A second, equally important distinction is that these molecular measurements will become part of the daily lives of citizen-scientists. They will be measured through smart personal devices much in the way that we track the number of steps we take each day. The measurements won’t require visits to a physician or a specialized laboratory. The measurements will be woven into the daily fabric of our lives.

Armed with robust and clinically relevant molecular biomarkers, it should be possible to conduct clinical POC studies with off-the-shelf therapeutic molecules guided by causal human biology. In this worldview, real-time patient monitors will transmit molecular information nearly instantaneously. Clinical trial design will be quite different, and a different set of big data statistics will be required to interpret these studies.

It is worth noting that these comprehensive molecular profiles are starting to happen today, through projects such as Google’s Baseline Study and Lee Hood’s scientific wellness company, Arivale. The White House is supporting similar efforts through its Precision Medicine Initiative (see July 8 press release here). Predictably, the data storage requirements for these new genomic datasets will be huge, or as a recent PLoS Biology article described “genomical”, a word play on “astronomical” (see here, here and here).


In summary, the future requires that we identify therapeutic targets with an increased probability of success, select off-the-shelf therapeutic molecules that are proven to be safe in humans, and test therapeutic hypotheses in humans using robust platforms that accurately predict clinical proof-of-concept. If we can rapidly cycle through this process in months rather than decades, then the pharmaceutical field will change forever.


Needless to say, there are many limitations to the approach described above. First, the approach is very reductionist, implicating specific therapeutic modulation as the key to maintaining and restoring health. It may turn out that perturbing complex networks is more important, and that a therapeutic library optimized for highly selective target modulation is not the right library. The concept, however, still holds: rapidly cycling from causal human biology to clinical POC studies. Second, the approach assumes that human proteins are the key to health and disease. If noncoding RNA, epigenetic marks or the microbiome turn out to be more important than proteins, this approach will likely fail. Again, however, the concept still holds, even if the targets themselves are based on a non-reductionist view or non-protein view of causal human biology. Third, there is an assumption that the current therapeutic armamentarium (e.g., small molecules, biologics) will be used to construct a therapeutic library. While this is the model today, I can imagine a world in which we have a very different set of options for therapeutic molecules. And fourth, it may be difficult to engage citizen-scientists for certain life-threatening conditions, especially those for which there is adequate standard-of-care treatment. However, one aspect of this vision is that the clinical POC studies are on molecular readouts that are accurate representations of clinical conditions, thereby preempting a traditional clinical trial. Further, there may be unequal distribution of mobile technologies across the population (e.g., young well-to-do techies may be more accessible than older populations).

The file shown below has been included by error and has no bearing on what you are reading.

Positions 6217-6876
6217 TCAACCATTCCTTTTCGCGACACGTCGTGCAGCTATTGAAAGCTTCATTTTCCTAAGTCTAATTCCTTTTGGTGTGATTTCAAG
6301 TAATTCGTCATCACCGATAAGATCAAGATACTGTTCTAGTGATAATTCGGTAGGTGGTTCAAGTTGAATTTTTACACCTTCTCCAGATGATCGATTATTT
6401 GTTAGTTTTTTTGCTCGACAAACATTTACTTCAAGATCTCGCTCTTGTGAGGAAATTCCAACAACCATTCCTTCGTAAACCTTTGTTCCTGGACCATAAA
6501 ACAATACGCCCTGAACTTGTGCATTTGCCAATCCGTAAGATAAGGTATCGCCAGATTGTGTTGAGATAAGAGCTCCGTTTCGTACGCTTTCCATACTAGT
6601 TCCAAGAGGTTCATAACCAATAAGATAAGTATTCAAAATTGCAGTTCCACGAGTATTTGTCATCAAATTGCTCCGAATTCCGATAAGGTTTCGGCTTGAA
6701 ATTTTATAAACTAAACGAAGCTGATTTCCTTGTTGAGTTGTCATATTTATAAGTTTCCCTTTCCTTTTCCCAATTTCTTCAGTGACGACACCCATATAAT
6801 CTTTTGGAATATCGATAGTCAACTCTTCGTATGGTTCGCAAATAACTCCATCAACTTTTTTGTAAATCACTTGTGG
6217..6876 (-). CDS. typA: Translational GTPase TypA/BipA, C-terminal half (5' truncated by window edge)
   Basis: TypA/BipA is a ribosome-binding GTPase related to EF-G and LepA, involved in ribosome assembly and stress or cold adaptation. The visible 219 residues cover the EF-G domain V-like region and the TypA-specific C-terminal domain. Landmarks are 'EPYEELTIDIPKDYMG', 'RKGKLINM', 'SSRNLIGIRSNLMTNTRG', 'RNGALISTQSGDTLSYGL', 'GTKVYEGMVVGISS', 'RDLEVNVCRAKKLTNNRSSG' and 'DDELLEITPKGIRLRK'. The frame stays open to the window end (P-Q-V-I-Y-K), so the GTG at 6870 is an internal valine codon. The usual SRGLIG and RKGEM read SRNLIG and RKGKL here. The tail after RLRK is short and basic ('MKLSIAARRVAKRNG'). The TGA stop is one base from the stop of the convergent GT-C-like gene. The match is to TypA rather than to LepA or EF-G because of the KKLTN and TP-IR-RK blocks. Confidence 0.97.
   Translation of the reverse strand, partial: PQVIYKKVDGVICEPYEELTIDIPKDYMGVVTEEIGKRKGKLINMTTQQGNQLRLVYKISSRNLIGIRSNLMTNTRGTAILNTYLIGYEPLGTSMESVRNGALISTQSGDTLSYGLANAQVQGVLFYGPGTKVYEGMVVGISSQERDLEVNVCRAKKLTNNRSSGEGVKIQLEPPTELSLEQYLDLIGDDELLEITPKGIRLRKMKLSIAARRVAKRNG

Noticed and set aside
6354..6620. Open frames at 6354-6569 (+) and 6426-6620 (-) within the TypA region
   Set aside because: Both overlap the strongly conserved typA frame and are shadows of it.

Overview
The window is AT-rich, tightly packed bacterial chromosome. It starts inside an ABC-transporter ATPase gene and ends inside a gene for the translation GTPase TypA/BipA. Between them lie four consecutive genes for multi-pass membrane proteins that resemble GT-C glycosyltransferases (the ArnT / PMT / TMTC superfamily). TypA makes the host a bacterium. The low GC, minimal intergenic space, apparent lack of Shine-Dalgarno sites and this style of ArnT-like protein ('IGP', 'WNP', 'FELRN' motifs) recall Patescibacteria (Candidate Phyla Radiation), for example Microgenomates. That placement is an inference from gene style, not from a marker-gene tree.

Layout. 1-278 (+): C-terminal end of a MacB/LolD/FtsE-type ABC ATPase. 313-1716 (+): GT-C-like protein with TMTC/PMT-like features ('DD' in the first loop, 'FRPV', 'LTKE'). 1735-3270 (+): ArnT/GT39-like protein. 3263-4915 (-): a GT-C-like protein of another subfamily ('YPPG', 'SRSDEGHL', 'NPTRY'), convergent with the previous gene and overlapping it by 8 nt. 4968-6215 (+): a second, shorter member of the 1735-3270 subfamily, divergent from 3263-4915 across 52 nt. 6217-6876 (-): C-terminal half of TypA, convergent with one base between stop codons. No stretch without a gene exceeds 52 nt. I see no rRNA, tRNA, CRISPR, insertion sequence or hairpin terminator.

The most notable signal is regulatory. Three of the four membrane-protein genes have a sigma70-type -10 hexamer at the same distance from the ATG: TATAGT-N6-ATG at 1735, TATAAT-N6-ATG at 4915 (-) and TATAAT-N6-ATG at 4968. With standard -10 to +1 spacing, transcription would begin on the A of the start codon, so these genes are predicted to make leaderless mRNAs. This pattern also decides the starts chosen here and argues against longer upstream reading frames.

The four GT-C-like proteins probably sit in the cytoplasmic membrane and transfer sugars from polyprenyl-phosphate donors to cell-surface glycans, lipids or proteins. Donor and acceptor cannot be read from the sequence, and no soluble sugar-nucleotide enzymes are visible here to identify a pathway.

Like a Dan Brown novel, some of these ideas require that you suspend disbelief…but why not? (I read Angels and Demons while on vacation, so I am now comfortable with completely unrealistic views on how things happen.) The world will most definitely change, just like it did after the invention of the telescope in the time of Galileo. And that is part of the fun! So please let me know…what three innovations do you think would fundamentally change pharmaceutical development and why?